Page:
Large and sophisticated Bitcoin investors maintain trading accounts on both Indian and global exchanges.
Indian crypto exchanges insisted that the percentage of investors selling was small.
“Only 10-15% of the investors have sold their holdings, the rest are holding tight,” said Thakral. “BuyUcoin is well equipped to handle any level of trading activity on its platform. We may see seasoned investors take advantage of the price dip and go on a buying spree.”
In the 24-hour period till 7 pm on Wednesday, Bitcoin dropped 9.28%, Ethereum was down by 11.95 %, DogeCoin fell 11.89%, and Shiba Inu slumped 16.19%, on WazirX. Prices of crypto assets differ on various exchanges at any point of time.
The top exchanges are waiting for government clarifications in the hope that industry inputs will be considered in the bill that will eventually be introduced in Parliament.
Tanvi Ratna, chief executive officer and founder of think tank Policy 4.0, said some coins like Bitcoin and Ethereum may be allowed in some form and that a blanket ban could further make India a hotbed for peer-to-peer transactions.
Crypto exchanges sought to soothe the nerves of investors.
“We are considering reaching out to all our 50,000 registered investors through our channels to urge them to ignore the noise around and carry on their investing journey with a long-term wealth building approach,” said Edul Patel, CEO and co-founder of Mudrex.
The crypto industry feels that the government should take a nuanced approach toward regulating crypto assets in India.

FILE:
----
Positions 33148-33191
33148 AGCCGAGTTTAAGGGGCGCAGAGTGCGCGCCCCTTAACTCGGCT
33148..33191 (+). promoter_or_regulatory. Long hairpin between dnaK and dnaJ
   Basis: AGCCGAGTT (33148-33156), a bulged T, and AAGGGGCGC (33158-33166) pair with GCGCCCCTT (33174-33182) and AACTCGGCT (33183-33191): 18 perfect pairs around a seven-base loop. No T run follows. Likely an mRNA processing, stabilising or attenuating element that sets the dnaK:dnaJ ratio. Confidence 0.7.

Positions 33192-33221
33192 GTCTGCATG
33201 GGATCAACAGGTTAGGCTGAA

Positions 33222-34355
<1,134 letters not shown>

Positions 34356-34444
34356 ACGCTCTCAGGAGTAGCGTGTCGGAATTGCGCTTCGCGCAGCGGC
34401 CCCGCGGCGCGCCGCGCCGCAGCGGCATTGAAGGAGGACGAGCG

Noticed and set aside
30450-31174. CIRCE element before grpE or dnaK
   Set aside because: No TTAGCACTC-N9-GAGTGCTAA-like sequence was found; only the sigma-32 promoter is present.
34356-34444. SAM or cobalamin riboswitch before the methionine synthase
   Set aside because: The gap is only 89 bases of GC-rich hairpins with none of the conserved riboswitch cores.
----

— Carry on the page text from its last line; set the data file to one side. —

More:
“With the positive outcome of the cryptocurrency bill, India will embark on an exciting journey of becoming the global leader in crypto, DeFi (decentralised finance), and NFTs (non-fungible tokens),” said Jay Hao, CEO of cryptocurrency exchange OKEx.com. “India is home to the highest number of crypto owners in the world and the onus lies on the government to protect the interest of many crypto investors in the country. I strongly believe that the global crypto community will be watching closely the developments around India’s crypto bill.”
Earlier this month, Prime Minister Narendra Modi
had chaired a high-level meeting on cryptocurrencies with officials from the RBI, finance ministry, and the Securities and Exchange Board of India (Sebi).
Following that, the parliamentary standing committee on finance met crypto industry representatives, stakeholders and experts. Panel chairman Jayant Sinha had told ET that the committee hadn’t taken a view on cryptocurrencies, adding that the industry claimed 15 million registered users with total investments at Rs 600 crore.
Concerns have been rising over the increasing popularity of cryptocurrency as an investment.
“It is important that all democratic nations work on this (cryptocurrency) and ensure that it does not end up in wrong hands, which can spoil our youth,” the PM had said at The Sydney Dialogue last week.
The government is unlikely to shut its doors completely to cryptocurrencies and instead take a nuanced approach, ET had reported earlier this month. Cryptocurrencies may not be permitted as legal tender to settle transactions and make payments but could be held as an asset like shares, gold or bonds, the report said.